rsn_ at _comcast.net
Tue Nov 11 21:11:03 EST 2003
On Wed, 12 Nov 2003 01:01:14 GMT, Michael Olea <oleaj at sbcglobal.net>
>in article 0Fdsb.49581$Ec1.3303474 at bgtnsc05-news.ops.worldnet.att.net, KP_PC
>at k.p.collins at worldnet.att.net wrote on 11/11/03 2:46 PM:
>> "Michael Olea" <oleaj at sbcglobal.net> wrote in message
>> news:BBD69100.12C8%oleaj at sbcglobal.net...
>> | in article lnd2rv0k34b2sp117g8sbjl5mtu5e6acci at 4ax.com, r norman at
>> | rsn_ at _comcast.net wrote on 11/11/03 11:27 AM:
>> | > On Tue, 11 Nov 2003 19:14:13 GMT, "Dio" <dadaismo at tin.it> wrote:
>> | >
>> | >> [...]
>> | > That is, the brain IS a kind of machine
>> | > already, so yes, consciousness can
>> | > be produced by a machine. And that
>> | > means that is could also be produced
>> | > by a non-biological machine.
>> | >
>> | The last sentence does not necessarily
>> | follow - it is a logical possibility that
>> | whatever it is that makes a machine
>> | "non-biological" also makes it
>> | incapable of consciousness. I am not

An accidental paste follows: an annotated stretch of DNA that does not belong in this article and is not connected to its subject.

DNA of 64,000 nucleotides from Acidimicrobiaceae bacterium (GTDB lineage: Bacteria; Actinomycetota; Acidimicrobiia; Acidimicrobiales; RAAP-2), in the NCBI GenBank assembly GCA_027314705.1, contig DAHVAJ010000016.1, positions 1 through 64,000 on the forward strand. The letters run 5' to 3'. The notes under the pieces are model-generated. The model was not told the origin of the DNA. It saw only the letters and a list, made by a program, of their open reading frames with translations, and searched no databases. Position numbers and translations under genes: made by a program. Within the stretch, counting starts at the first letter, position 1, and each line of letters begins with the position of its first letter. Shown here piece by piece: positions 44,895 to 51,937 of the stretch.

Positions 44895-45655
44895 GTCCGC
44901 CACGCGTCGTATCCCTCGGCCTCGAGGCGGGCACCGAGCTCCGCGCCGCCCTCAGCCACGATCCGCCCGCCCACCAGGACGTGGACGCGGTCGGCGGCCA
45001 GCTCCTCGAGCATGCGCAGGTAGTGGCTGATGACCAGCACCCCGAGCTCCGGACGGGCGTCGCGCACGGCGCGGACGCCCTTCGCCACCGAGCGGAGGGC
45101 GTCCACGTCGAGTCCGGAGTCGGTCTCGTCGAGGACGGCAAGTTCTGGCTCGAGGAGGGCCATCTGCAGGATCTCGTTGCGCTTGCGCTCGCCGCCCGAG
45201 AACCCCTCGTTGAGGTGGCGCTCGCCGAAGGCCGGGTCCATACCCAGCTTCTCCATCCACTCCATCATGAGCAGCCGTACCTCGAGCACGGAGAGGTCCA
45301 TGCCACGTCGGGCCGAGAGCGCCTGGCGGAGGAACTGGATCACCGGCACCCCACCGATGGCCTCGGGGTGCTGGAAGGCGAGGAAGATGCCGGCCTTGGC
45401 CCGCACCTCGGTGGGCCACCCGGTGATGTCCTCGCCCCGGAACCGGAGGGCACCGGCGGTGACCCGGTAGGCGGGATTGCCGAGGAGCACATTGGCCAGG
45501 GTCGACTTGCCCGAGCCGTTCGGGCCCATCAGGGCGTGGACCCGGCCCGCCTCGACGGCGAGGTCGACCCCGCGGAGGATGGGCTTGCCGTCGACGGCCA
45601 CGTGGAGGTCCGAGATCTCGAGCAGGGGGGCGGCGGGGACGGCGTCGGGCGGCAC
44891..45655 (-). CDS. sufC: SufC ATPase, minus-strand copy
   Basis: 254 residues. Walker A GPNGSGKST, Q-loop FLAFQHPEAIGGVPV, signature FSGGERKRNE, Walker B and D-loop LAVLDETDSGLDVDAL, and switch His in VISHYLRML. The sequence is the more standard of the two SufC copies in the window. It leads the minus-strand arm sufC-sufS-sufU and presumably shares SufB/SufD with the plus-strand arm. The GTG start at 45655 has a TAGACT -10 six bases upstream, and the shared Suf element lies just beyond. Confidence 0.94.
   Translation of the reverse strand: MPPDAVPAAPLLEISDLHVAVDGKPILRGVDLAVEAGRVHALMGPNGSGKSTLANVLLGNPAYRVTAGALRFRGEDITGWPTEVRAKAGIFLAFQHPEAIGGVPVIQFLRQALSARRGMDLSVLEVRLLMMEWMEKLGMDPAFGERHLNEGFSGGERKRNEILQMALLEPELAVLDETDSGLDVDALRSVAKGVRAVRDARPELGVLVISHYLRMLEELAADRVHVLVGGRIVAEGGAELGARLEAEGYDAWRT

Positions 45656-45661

>> | advocating that position, just
>> | pointing out a flaw in the reasoning.
>> One has to take the last two sentences of
>> R. Norman's post as a unit. The 2nd-to-last
>> sentence implies "biological machine".
>Right. And the last sentence concludes that because there are "biological
>machines" capable of consciousness there must be "non-biological machines"
>also capable of consciousness. This does not follow. One way to see that
>is to draw a Venn diagram.
It does not follow directly.
However, if it is true that consciousness is nothing more than the
working out of laws of physics and chemistry given a particular albeit
highly complex arrangement of molecules, organelles, and cells, then
once we understand the mechanisms it should be conceptually possible
to produce an artificial device that uses the same laws of physics and
chemistry with a rather different arrangement of non-biological
components to acheive the same effect.
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